Laser Rangefinder Reviews Hunting, Golf, and Binocular Rangefinders

Nikon Rangefinder Comparison - 2019 Hunting Rangefinders

The Nikon rangefinder line recently added two new models, the Black RangeX 4K and the Monarch 3000 Stabilized, have substantial increases in ranging power over thier previous laser rangefinder models. The Nikon hunting rangefinder line now consists of six models, which gives both rifle and bowhunters numerous options to choose from.  

 

Nikon Black RangeX 4K

 

Nikon Black RangeX 4k- 4000 yard max range

 

- Red OLED

 

- ID & Tru-Target

 

- Auto or Manual Display Adj.

 

- Online Average $449

 

The Nikon Black RangeX 4K has an impressive 4000 yard max range, and is listed as being capable of reading deer out to 1500 yards under ideal circumstances. Also of note is the Black RangeX 4K comes with a red OLED display readouts as opposed to the black LED displays found on their other previous models; furthermore, users can select between automatic screen intensity adjustments or manual intensity adjustments. This new model Nikon rangefinder is also equipped with ID (angle compensation) and Tru-Target (target priority) modes. Finally, the Black RangeX 4K is rated as waterproof and comes with a 5 year warranty as opposed to the two year warranty found on most previous models.

 


 

Nikon Monarch 3000 Stabilized

 

Nikon Monarch 3000 Stabilized- 3000 Yard Max Range

 

- Image Stabilization

 

- Red OLED Display

 

- ID & Tru-Target

 

- Online Average $419

 

The Nikon Monarch 3000 Stabilized also has impressive ranging capabilities with a max range of 3000 yards being listed, and a max range of 1000 yards on deer. The Monarch 3000 is equipped with an image stabilization feature helps eliminate image shake when ranging, which is often an issue when trying to range with one hand and no support. Like the Black RangeX 4K, the Monarch 3000 also comes with an ID mode for angle compensated readings, and Tru-Target settings for selecting first or distant target priorities. The Monarch 3000 also features a red OLED display that can be manually adjusted or set to automatically change intensity to match the available surrounding light. This model also is rated as waterproof and comes with a 5 year warranty.

 


 

 

Nikon Rangefinder Comparison Charts

Reviews >> Nikon
Black
RangeX 4k
Nikon
Monarch
3000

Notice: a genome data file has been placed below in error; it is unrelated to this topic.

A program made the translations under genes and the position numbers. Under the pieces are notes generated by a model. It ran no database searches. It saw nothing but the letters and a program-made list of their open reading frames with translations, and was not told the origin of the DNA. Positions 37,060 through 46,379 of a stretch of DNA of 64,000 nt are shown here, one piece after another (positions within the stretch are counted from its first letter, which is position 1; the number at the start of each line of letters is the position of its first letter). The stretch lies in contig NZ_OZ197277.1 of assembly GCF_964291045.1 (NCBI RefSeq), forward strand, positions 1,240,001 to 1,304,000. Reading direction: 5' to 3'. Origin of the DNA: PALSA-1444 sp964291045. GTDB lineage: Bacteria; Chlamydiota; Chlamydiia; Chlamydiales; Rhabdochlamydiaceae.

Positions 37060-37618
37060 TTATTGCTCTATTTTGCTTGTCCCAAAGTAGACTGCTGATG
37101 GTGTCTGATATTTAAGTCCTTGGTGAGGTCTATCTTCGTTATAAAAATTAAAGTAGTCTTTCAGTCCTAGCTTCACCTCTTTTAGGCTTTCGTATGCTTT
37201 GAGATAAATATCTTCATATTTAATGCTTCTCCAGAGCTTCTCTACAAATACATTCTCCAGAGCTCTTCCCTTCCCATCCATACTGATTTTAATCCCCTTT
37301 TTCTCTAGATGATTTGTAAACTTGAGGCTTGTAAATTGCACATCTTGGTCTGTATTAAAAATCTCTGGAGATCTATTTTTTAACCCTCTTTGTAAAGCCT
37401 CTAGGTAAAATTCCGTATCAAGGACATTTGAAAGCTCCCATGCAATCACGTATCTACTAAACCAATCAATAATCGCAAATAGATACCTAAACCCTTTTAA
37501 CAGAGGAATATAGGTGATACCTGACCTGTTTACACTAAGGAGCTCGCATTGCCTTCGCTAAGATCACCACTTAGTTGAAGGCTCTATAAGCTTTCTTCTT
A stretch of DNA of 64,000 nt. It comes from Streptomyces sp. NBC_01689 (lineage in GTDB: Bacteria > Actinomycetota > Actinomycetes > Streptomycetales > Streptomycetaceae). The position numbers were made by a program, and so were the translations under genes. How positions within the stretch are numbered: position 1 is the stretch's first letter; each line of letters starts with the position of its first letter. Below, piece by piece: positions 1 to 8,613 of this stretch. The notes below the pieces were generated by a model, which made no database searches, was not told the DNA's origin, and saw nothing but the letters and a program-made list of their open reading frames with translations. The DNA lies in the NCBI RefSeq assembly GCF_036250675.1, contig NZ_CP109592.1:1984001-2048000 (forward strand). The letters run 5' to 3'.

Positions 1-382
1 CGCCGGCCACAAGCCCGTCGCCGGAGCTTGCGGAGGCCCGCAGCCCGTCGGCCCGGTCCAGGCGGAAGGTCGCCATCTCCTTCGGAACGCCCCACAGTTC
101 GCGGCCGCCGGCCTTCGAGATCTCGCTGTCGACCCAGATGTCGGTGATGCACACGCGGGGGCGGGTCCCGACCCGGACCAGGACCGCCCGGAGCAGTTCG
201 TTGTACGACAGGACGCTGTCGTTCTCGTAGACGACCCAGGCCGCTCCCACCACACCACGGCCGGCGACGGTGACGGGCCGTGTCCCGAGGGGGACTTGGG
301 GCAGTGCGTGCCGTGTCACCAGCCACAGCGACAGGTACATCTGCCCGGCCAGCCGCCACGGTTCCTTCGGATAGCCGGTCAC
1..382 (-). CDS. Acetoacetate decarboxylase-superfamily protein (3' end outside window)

Nikon
Prostaff
7i

Nikon
Prostaff
3i

Nikon
Arrow
ID 3000
Nikon
Aculon
AL11
Picture Nikon Black RangeX 4k Rangefinder
Amazon Buy Now
Nikon Monarch 3000 Stabilized Rangefinder
Amazon Buy Now
Prostaff 7i
Amazon Buy Now
Prostaff 3i
Amazon Buy Now
Arrow ID 3000
Amazon Buy Now
Aculon
Amazon Buy Now
Est. Price $449 $419 $299 $229 $199 $169
Magnification 6x 6x 6x 6x 4x 6x
Display Red - OLED Red - OLED Black - LCD Black - LCD Black - LCD Black - LCD
Weight 6.3 oz 6.9 oz 6.2oz 5.6oz 4.8oz 4.4oz
Range - Max 4000 yds 3000 yds 1300 yds 650 yds 550 yds 550 yds
Range - Deer 1500 yds 1000 yds 1000 yds 550 yds 550 yds 500 yds
Incline/Decline Yes Yes Yes Yes Yes No
Target Priority First & Last First & Last First & Last First & Last First & Last Last
Waterproof Yes Yes Yes No No No
Warranty 5 Year 5 Year 2 Year 2 Year 2 Year 2 Year

 

 

 

Nikon Prostaff 7i

 

Nikon Prostaff 7i Rangefinder- 1300 yard max range

 

- ID Technology for angle compensated readings

 

- Waterproof for protection from the elements

 

- One of the most affordable 1000+ yard rangefinders

 

- Online Average $299

 

The Nikon Prostaff 7i is a long range, compact rangefinder with both target priority and angle compensation features that sells for under $300. This rangefinder will appeal to a lot of hunters who are looking for a simple rangefinder but yet one that is still full featured but easy to use. Warning the old model Prostaff 7 looks very similar to this and is priced similar and only has about half the ranging capability so make sure you get the new version Prostaff 7i. Read Full Review >>

 


 

 

Nikon Prostaff 3i

 

Nikon Prostaff 3i Rangefinder- Ranges out to 650 yards

 

- ID Technology for True Horizontal Distance

 

- First and Last Target Priorities

 

- Easy to read Black LCD Display

 

- Online Average $229